Spiking COVID cases raise concerns for WA hospital capacities


Cases in Clark County started to rise in mid-September

VANCOUVER, Wash. (KOIN) — As cases of the coronavirus continue to rise, health officials in Oregon and Washington are scrambling to care for an increasing number of patients. Local hospitals and state officials are making plans to increase capacity for COVID-19 cases if needed.

Overall, the hospital capacity for those cases is still good, but if the current trends continue, projections for the coming months are not optimistic. In Clark County, the average number of daily new cases hovered at 26 until mid-September. Since then, it’s more than doubled. Now, the county is averaging 62 new cases a day.

“It continues to go up. It’s the highest rate we’ve ever seen,” said Clark County Health Officer Dr. Steven Krager.

The number of COVID-19 cases in local hospitals has also gone up. PeaceHealth in Vancouver currently has 16 COVID-19 beds, and 12 of them are occupied. At Legacy Salmon Creek there are another dozen coronavirus patients.

Both hospitals say they have plenty of capacity and can overflow COVID-19 patients into intensive care units if necessary.

“We have a number of contingency plans to set up COVID areas within the hospital and we are up-staffing and increasing the number of nurses we have,” said one hospital official.

State health officials have been working closely with hospitals to meet the growing need to care for those who get seriously ill during the pandemic.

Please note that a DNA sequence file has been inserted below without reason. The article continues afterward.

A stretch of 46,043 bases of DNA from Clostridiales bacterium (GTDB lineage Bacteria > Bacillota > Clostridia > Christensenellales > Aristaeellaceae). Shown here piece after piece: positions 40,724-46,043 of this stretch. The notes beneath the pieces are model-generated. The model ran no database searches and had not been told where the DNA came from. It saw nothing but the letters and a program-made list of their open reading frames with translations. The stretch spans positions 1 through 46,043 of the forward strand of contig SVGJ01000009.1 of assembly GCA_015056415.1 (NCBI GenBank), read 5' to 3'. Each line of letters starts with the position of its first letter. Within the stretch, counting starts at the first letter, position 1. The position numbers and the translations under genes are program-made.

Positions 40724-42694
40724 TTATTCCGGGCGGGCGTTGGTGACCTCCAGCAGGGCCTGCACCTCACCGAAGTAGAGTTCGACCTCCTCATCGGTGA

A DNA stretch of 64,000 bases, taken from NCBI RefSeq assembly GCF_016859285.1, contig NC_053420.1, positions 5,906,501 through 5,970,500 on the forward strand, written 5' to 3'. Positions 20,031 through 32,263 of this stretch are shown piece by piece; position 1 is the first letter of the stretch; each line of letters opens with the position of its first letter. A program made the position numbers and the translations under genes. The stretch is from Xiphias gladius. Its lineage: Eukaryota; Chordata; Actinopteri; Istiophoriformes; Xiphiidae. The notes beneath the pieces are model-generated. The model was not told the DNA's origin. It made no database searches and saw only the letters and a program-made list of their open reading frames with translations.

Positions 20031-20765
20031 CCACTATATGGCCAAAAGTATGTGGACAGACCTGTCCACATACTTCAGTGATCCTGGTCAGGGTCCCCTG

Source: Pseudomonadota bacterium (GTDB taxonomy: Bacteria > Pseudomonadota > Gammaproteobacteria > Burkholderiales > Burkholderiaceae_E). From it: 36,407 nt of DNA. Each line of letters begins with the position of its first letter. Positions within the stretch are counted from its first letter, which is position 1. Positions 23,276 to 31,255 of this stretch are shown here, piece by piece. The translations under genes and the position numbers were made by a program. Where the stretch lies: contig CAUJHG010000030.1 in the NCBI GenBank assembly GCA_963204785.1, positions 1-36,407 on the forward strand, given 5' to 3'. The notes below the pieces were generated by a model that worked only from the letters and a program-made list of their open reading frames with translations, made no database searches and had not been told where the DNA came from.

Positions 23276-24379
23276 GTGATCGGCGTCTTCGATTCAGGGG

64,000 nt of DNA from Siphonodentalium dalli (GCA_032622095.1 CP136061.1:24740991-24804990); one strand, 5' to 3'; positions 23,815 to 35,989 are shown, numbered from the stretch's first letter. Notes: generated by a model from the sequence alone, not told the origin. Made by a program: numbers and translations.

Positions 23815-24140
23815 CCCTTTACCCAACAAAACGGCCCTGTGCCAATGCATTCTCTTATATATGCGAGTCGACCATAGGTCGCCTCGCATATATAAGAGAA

“Our hospitals have plans to increase capacity if possible. The state also has resources to set up mobile hospitals if necessary. We are not close to that, but have access if we need it,” said Krager.

Having enough contact tracers to isolate a growing number of outbreaks is another concern, so health officials are making plans for what to do if their resources get stretched thin.

Continuing Coverage: Coronavirus

Fortunately, hospitalizations are not rising nearly as fast as the number of new cases. Doctors say new treatments and therapeutics are helping, but also say spikes in hospitalization usually don’t happen for a few weeks after a sharp rise in cases—that’s why they are watching those numbers closely now.

In Washington and Oregon, health data shows most people are catching the coronavirus from family members at home or at social gatherings of less than 10 people. They say masking up and social distancing continue to be our best defense against catching the virus.

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